The African Centre for Energy Policy (ACEP) says there is no need for the Government to establish new State-owned Enterprises (SOEs) in the energy and mining sectors in the wake of continuous losses incurred by existing energy sector SOEs.
ACEP said its perusal of the 2020 State Ownership Report indicated that energy sector SOEs posted a cumulative loss of GHS 9.1 billion between 2018 and 2020.
On the back of this, the energy policy think tank at a press conference in Accra today, Thursday, April 28, expressed concerns over Government’s establishment of three new investment vehicles in the mining sector.
It said the establishment of the Ghana Integrated Aluminium Development Corporation (GIADEC), the Ghana Integrated Steel Development Corporation (GISDEC) and the Mineral Income Investment Fund (MIIF) may not achieve their intended purpose as it had been the case with other SOEs.
Briefing the media on emerging issues in the energy sector, Mr Benjamin Boakye, Executive Director, ACEP, said the energy sector “maintains the top spot on the hierarchy of waste generation sectors.”
“The recent State Ownership reports show that the trend in the failures of many state-owned enterprises has not changed. There is no policy clarity on how these new agencies would differ to attract the needed investment in mining.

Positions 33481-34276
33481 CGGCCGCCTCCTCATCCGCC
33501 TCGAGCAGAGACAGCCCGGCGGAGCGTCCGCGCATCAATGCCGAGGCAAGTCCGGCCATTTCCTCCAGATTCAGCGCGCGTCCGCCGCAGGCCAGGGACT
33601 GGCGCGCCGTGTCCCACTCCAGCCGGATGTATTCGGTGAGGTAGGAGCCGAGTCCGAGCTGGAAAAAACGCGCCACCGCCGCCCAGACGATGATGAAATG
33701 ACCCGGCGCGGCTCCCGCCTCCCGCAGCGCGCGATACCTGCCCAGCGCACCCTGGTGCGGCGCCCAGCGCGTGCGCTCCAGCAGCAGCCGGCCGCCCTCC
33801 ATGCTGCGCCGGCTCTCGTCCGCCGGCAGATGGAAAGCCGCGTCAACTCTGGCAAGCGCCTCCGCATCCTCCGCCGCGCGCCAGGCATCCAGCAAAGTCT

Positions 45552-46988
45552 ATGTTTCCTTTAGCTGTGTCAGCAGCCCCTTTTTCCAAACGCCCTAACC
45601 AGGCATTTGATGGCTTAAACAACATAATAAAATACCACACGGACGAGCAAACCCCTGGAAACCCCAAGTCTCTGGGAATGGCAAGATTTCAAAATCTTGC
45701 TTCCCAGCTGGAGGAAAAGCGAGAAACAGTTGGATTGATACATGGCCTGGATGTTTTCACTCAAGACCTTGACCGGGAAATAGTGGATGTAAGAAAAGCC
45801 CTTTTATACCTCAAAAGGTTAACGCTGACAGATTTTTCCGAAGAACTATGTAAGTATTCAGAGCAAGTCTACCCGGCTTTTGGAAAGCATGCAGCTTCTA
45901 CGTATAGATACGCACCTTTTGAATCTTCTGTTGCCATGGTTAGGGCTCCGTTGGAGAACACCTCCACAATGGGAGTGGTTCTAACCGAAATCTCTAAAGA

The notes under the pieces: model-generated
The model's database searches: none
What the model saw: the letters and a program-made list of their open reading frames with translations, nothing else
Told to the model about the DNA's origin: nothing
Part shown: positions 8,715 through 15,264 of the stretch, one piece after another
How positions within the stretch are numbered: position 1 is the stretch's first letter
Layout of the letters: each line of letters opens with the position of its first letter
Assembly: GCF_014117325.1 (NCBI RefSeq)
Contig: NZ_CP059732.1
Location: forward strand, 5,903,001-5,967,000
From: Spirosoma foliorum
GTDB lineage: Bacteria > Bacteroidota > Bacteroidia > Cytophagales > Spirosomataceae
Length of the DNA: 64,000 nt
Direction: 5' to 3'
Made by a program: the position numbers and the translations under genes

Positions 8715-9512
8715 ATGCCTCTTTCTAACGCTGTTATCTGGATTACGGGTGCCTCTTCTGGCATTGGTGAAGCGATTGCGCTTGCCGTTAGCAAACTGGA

“Already, the performance of these entities is exposing the quality of assumptions made for their establishment” he said.
Mr Boakye said there was an urgent need to restructure the energy sector institutions to enhance their performance.
He said agencies that could be efficiently managed by the private sector and regulated by the state “do not need to exist, as government agencies are susceptible to political interference and the generation of unwarranted losses.”
Mr Boakye said there was also the need to examine all energy sector SOEs with clear and trackable Key Performance Indicators (KPIs) to warrant continuous public investments.
“If we take 1.3 billion cedis from the budget and give it to MIIF to go and manage they’ll generate more return – a hope that history tells us never exist.
“We are only risking the opportunity to save lives by building roads but throwing monies at political entities, which may not result in the ultimate benefit for the Ghanaian people,” he said.